I have a design that has data saved to EEPROM. Very occasionally, I noticed that the data has been corrupted. It has taken me ages to find the cause but I believe it is due to the ramp up/down speed of the power supply to the chip. If all program code that refers to the EE is stripped out (to avoid inadvertant read/write access to EE), the EE can still be messed up.
There is a 500A capable (!!!) thyristor driven crowbar trip circuit across the 5V rail to protect the safety critical design. The power can go from 5V to 0 in about 10us. Fast. Are there any documented failure modes of the EE due to power cycling? Is there an easy work around?
We've also noticed that if there are huge (100+Amp) switching currents near the chip (but not connected anywhere in the same circuit), the EE can also be corrupted, although the power supply 'looks' clean. This works within about a 1m radius. Blasting the circuit with 1000W ERP (rf) through a log-periodic at various frequencies on a bench has no effect.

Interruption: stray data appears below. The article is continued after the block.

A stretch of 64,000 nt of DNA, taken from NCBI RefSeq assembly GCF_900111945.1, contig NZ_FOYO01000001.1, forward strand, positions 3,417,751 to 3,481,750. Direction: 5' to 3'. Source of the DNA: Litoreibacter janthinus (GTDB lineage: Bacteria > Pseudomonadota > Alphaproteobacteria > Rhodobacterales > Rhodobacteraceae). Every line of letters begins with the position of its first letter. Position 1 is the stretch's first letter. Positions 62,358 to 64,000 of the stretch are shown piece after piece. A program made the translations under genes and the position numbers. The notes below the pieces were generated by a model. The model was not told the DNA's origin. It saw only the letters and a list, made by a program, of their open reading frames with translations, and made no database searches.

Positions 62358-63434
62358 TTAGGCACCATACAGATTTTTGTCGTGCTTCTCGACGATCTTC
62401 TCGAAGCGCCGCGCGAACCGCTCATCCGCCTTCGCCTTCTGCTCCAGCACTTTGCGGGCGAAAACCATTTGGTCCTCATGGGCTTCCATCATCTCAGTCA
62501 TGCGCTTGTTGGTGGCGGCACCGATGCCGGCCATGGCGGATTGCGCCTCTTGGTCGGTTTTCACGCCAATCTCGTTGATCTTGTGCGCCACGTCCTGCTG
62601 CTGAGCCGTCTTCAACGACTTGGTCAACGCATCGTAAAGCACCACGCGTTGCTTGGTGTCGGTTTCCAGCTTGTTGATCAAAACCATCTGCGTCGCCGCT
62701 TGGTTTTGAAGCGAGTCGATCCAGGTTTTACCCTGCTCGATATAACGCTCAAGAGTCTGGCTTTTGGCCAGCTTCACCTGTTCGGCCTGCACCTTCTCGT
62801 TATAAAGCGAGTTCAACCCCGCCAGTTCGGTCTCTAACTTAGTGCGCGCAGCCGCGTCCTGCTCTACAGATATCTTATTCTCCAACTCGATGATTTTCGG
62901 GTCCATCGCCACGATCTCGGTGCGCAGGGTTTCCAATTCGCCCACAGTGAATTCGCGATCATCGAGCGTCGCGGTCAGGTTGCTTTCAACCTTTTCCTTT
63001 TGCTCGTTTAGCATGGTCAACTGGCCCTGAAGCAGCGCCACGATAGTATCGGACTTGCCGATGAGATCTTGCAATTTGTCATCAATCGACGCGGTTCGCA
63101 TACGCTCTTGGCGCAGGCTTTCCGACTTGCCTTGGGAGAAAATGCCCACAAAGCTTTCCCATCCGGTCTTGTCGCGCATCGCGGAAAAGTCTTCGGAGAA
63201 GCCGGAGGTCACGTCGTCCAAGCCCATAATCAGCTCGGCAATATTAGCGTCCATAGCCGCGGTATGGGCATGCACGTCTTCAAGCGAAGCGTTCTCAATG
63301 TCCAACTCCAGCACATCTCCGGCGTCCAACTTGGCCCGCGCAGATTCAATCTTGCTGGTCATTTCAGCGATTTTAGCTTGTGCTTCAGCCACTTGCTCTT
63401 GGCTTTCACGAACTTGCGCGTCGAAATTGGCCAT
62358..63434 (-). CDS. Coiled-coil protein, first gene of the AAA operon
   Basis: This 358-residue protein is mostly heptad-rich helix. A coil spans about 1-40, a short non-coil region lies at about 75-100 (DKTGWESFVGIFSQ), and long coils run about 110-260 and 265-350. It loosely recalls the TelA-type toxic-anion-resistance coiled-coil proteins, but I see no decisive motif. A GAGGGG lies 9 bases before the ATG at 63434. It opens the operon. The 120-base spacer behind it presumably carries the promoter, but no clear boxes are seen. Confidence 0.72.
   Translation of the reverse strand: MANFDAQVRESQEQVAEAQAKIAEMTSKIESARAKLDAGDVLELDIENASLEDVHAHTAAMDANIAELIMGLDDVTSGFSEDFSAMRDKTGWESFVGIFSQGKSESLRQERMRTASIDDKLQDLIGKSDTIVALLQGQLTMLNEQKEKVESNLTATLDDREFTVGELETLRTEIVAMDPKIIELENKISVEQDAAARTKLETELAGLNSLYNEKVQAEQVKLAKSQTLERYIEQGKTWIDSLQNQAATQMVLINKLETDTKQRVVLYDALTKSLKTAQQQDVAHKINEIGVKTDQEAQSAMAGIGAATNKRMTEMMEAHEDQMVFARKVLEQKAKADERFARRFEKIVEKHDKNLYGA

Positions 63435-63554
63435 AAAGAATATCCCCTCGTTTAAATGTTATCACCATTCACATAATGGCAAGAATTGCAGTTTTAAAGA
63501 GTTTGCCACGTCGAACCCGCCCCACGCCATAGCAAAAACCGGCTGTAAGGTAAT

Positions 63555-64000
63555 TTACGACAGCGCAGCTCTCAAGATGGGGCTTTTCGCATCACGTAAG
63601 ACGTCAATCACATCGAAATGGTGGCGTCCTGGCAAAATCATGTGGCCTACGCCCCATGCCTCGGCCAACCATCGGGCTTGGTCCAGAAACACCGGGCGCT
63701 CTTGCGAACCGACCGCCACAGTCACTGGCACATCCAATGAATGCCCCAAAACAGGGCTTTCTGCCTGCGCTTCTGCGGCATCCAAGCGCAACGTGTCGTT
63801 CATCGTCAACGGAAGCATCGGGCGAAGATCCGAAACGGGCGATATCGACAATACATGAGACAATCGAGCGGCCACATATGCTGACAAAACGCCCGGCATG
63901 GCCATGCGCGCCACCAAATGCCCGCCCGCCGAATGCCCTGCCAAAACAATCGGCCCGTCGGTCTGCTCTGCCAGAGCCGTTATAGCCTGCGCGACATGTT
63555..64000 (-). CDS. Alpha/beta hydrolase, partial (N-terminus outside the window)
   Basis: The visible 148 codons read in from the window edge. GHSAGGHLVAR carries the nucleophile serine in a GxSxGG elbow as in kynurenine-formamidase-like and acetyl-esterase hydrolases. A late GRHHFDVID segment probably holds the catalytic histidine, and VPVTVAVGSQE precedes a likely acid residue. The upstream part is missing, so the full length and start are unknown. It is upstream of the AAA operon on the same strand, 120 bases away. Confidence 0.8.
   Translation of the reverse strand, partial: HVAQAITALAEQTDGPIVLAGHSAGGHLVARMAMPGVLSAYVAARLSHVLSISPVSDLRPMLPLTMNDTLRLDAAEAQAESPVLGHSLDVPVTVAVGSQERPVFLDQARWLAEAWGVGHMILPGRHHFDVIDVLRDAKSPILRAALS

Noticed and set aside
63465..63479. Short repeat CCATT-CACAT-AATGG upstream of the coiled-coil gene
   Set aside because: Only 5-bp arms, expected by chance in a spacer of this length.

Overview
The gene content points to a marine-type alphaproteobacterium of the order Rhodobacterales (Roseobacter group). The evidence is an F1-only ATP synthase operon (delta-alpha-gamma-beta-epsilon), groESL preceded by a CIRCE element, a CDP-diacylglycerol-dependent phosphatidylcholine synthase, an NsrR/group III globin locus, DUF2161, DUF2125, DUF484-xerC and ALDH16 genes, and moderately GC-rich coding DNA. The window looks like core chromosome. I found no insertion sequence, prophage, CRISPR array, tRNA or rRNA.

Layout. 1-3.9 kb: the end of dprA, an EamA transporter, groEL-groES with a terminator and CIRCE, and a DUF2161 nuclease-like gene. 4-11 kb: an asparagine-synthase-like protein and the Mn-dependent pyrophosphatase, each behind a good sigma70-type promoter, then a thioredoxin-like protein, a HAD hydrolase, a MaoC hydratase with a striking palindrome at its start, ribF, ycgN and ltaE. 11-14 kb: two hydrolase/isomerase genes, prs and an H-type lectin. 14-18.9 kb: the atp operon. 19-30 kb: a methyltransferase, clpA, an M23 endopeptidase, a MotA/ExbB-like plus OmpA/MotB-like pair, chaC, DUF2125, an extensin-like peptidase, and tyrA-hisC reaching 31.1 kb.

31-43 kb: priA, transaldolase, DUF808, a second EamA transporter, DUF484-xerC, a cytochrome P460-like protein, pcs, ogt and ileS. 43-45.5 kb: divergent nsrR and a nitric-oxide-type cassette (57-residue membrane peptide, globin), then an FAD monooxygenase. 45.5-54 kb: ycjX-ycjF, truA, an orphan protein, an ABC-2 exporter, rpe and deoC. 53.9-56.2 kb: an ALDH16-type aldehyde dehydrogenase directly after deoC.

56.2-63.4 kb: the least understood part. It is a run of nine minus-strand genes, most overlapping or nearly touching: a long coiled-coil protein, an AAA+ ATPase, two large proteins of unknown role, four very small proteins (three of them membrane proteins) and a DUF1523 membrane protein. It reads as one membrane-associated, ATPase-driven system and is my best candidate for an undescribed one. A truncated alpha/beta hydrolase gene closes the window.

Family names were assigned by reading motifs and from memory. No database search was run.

I remember the good old days of 'tricking' petrol station pumps with CB radios... I can't believe that the AVR is still susceptible to this. The flash program memory, which is of similar silicon design/construction on the die is not affected at all. Even if there is no program code in the chip at all to read or write the EE, the data still gets corrupted (reading back through AVRISP). SRAM is not affected. Data registers are not affected. (Brown-out detection is active- I suspect that its not fast enough- takes 2 clks.)
[cliff: NB this has been moved by the OP (rightly) from GCC forum - but there was already one reply there: